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Photo: milan boers on Flickr

Like most of us, I’m a big fan of seafood. I’ll eat anything from the sea and the only concern the next day is whether I can still fit into my clothes. My laissez-faire attitude towards seafood, however, was tested last week when I went to an event hosted by Martin Codax Winery and the newly formed nonprofit Plant A Fish.

Based in New York City, this organization was created by Fabien Cousteau (grandson of famed oceanographer Jacques) with a mission to “empower communities to become involved with responsible ‘re-planting’ of key marine species in their local habitats in distressed bodies of water around the world.”

I met with Cousteau and a number of other ocean conservationists at West Village favorite Jeffrey’s Grocery, where Plant A Fish was launching a partnership with Spanish winery Martin Codax. It’s a collaboration that makes sense since Codax is known for an Albariño that’s dubbed the “Wine of the Sea.” The seaside vineyards are located in the Rías Biaxas region of Spain and the winery essentially resembles a cooperative—it was founded over 25 years ago by 50 local farmers, and now it’s supported by over 500 families and spans 2,5000 vineyards.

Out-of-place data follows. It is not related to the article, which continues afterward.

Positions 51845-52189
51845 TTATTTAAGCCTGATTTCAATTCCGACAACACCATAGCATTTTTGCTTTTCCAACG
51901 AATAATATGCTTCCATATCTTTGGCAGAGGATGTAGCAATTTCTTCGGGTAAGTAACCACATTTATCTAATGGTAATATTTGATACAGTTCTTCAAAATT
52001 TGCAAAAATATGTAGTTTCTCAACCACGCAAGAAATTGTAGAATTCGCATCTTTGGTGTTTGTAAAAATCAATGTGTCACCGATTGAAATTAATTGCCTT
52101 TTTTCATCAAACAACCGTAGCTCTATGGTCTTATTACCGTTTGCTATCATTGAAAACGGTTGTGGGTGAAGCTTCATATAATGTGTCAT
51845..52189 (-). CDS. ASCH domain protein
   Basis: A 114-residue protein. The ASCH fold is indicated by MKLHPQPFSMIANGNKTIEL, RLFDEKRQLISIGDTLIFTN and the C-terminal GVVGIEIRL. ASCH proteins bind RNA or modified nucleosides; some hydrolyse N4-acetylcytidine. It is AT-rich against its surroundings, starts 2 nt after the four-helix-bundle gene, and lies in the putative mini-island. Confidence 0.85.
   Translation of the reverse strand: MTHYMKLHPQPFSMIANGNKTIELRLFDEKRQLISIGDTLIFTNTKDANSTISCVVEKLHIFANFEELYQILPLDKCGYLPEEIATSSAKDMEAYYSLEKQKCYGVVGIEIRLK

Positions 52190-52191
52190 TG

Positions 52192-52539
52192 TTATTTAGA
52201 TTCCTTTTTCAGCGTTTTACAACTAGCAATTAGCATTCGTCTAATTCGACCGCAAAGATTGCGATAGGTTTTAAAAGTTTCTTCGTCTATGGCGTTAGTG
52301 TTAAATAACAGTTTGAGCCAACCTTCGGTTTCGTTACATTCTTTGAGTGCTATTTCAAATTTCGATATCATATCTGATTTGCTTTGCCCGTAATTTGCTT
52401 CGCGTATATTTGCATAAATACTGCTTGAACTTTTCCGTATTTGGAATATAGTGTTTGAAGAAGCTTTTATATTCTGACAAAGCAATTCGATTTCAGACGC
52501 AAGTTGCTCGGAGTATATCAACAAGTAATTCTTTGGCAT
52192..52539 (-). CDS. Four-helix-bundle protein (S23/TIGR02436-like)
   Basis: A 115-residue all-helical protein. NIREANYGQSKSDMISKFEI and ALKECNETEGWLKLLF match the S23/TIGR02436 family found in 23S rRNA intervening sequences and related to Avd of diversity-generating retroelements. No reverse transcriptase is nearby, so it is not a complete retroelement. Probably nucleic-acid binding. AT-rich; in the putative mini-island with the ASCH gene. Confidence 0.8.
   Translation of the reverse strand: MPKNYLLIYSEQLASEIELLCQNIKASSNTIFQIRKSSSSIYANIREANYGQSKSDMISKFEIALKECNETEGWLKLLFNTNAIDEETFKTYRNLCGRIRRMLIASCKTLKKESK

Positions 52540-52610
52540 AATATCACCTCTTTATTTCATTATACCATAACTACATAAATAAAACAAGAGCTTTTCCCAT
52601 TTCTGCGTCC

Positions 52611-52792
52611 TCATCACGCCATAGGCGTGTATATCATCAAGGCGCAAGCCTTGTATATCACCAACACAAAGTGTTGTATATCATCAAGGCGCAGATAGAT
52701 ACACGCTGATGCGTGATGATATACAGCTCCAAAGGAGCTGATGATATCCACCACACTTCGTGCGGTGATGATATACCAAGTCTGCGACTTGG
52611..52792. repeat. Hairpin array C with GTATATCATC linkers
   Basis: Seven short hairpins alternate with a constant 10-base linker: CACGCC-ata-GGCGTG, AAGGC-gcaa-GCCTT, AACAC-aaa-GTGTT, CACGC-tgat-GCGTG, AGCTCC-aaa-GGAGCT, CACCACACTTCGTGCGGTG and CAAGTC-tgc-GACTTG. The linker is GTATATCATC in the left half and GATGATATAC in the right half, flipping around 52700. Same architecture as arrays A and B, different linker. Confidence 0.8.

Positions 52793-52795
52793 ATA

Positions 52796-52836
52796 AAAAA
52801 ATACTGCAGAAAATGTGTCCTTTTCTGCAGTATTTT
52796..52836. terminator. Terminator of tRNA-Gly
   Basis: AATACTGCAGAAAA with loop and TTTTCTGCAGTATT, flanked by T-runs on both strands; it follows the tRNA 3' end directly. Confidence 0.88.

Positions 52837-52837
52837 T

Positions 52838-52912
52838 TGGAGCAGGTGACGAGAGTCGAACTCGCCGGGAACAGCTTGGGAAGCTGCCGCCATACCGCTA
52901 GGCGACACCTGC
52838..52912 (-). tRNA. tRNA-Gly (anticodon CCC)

“As a planet we are a co-op,” noted Cousteau in his remarks. The goals of Plant A Fish are to educate and empower local communities to regain their ecosystems. At one time, the Hudson River was the world’s largest oyster bay. Oysters are a natural filter for the ocean, creating food and shelter for other sea creatures. Centuries of over-harvesting have left the Hudson polluted and almost barren. Plant A Fish has been working with schools like The New York Harbor School to restore a robust oyster population for the river.

Other initiatives Plant A Fish have undertaken include re-planting mangroves in South Florida, which have been decimated by the shrimp industry. Mangroves are a barrier against storm surges and hurricanes that shorelines have traditionally depended on. Without their natural presence, who knows what the impact of major storms will have on the area. “We plant trees, so why does that have to stop at water?” Cousteau noted.

And as for the nonprofit’s name? “The name came to me at about 3 A.M. after a night of heavy drinking,” he said. All joking aside, Plant A Fish is an intriguing new addition to the world of seafood politics, carrying Cousteau’s mantra: “If you eat a fish, you must plant a fish.”